Priest Says Church Defamed Him for Objecting to Cover-Up

WEST PALM BEACH, Fla. (CN) – A priest sued the Diocese of Palm Beach, claiming it defamed him in retaliation for his objections to its attempted¬† cover-up of a foreign clergyman’s pedophilia.

In a lawsuit filed in Palm Beach County, the Rev. John Gallagher claims that the way the Catholic Church treated him “shows without question that [it] has learned nothing from its history and continues to cover up acts of priest pedophilia.”

Gallagher says the Diocese of Palm Beach went on a campaign to sully his reputation after he publicly objected to its unwillingness to cooperate with police in a pedophilia investigation involving Joseph Palimatton, an assistant priest from India who was serving at Gallagher’s Holy Name of Jesus church in West Palm Beach.

Palimatton arrived at the church from India in December 2014, and within a month, he stood accused of a sex crime: He allegedly showed images of child pornography to a 14-year-old, including “numerous photographs of minor children who were naked and had erect penises.”

Unbeknownst to Father Gallagher, Palimatton had been involved in several sexual abuse events, the lawsuit claims. The Catholic Church in India had transferred him to Gallagher’s church allegedly without disclosing his past abuses.

When Gallagher confronted Palimatton about the child porn incident in West Palm Beach, Palimatton’s “attitude was that the entire matter could be cured by him going to confession, as previously instructed by his superiors in India,” the lawsuit claims.

Palimatton’s pedophilic activity was reported to the Palm Beach County Sheriff’s Office by the 14-year-old boy’s family, and Palimatton was arrested in Jan. 2015.

Gallagher contacted the Diocese of Palm Beach, the local district of the Catholic Church, and asked for guidance.

A chancellor for the Diocese “told Father Gallagher that the normal way the Diocese handled a matter like this was to send the offending priest on an airplane back home,” Gallagher says.

He says the chancellor instructed him not to take a lot of notes.

A few days later, when Gallagher advised the chancellor that a church video camera had captured the Palimatton incident, the chancellor “told Father Gallagher not to inform the police of that fact,” the lawsuit states.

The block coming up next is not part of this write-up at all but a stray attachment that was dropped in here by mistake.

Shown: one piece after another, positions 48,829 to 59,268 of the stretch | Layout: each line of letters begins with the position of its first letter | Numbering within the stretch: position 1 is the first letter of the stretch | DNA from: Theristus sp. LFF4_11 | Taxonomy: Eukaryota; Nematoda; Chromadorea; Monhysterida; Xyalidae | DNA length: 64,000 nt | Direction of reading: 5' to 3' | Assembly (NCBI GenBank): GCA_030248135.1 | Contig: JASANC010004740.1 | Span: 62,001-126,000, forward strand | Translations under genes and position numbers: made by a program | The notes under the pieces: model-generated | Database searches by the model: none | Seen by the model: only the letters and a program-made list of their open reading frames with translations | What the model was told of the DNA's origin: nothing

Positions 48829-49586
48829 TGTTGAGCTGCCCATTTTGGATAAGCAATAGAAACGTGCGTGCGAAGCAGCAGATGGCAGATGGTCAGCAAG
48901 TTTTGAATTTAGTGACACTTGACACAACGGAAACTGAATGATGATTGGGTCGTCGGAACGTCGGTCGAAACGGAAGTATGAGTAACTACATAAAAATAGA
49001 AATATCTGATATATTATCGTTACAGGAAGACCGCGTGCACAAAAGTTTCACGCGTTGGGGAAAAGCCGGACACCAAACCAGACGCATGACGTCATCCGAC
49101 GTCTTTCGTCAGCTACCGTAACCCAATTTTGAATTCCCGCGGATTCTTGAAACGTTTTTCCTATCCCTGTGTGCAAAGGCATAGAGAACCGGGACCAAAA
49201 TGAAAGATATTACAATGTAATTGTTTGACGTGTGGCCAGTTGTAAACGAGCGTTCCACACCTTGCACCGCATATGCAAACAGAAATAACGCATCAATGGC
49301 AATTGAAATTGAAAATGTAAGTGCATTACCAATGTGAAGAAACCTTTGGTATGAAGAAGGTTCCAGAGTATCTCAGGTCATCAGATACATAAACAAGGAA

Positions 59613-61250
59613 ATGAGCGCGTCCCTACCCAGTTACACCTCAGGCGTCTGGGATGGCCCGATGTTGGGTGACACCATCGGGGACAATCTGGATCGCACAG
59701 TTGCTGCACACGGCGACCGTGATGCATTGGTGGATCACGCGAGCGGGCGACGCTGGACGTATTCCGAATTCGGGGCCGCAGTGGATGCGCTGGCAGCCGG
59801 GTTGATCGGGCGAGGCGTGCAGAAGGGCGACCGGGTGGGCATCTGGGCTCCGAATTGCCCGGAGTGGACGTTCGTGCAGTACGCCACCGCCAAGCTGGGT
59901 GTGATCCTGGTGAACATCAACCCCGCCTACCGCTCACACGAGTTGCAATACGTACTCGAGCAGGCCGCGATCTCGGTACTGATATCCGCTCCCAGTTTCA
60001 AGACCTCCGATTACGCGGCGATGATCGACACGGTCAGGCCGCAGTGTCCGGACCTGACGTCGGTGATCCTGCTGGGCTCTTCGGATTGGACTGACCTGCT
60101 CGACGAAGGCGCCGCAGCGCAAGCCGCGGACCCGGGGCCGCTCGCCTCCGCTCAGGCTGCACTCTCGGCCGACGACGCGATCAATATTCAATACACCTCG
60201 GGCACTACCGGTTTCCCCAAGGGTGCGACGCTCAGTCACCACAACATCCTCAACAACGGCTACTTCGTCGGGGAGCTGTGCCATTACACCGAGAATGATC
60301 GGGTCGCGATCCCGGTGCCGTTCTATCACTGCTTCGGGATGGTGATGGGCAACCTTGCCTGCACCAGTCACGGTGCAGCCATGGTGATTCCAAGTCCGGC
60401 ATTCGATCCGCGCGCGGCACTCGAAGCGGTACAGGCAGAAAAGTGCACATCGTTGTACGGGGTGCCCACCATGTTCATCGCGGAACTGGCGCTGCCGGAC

Gallagher claims he warned the chancellor that the police were coming to pick the video up, and the chancellor responded by saying Gallagher didn’t have to give that to them.

According to the lawsuit, a diocesian attorney did not want Gallagher to relay too much information to the police, in case the victim’s family brought a civil claim against the church. The attorney called Gallagher directly and repeatedly told him he didn’t have to tell the police everything he knew, Gallagher says.

Gallagher says that in the year following the incident, he wrote letters to the Pontifical Commission for the Protection of Minors in the Vatican, and to various archbishops and cardinals concerning the attempted cover-up.
In the meanwhile, he was applauded by the sheriff’s department for his participation in the investigation.

Detective Debi Phillips wrote to her colleague in the department, noting that although she had encountered uncooperative and dismissive behavior from the Catholic Church in a past investigation, she found that Gallagher was helpful and played a pivotal role in Palimatton’s arrest.

But instead of commending Gallagher, the Diocese of Palm Beach and its members carried out a campaign of defamation against him, he alleges.

Bishop Gerald Barbarito and the Diocese accused Gallagher of inventing the narrative about the cover-up.

The Diocese released a statement in Jan. 2016, asserting that “Father Gallagher is blatantly lying and is in need of professional assistance as well as our prayers and mercy.”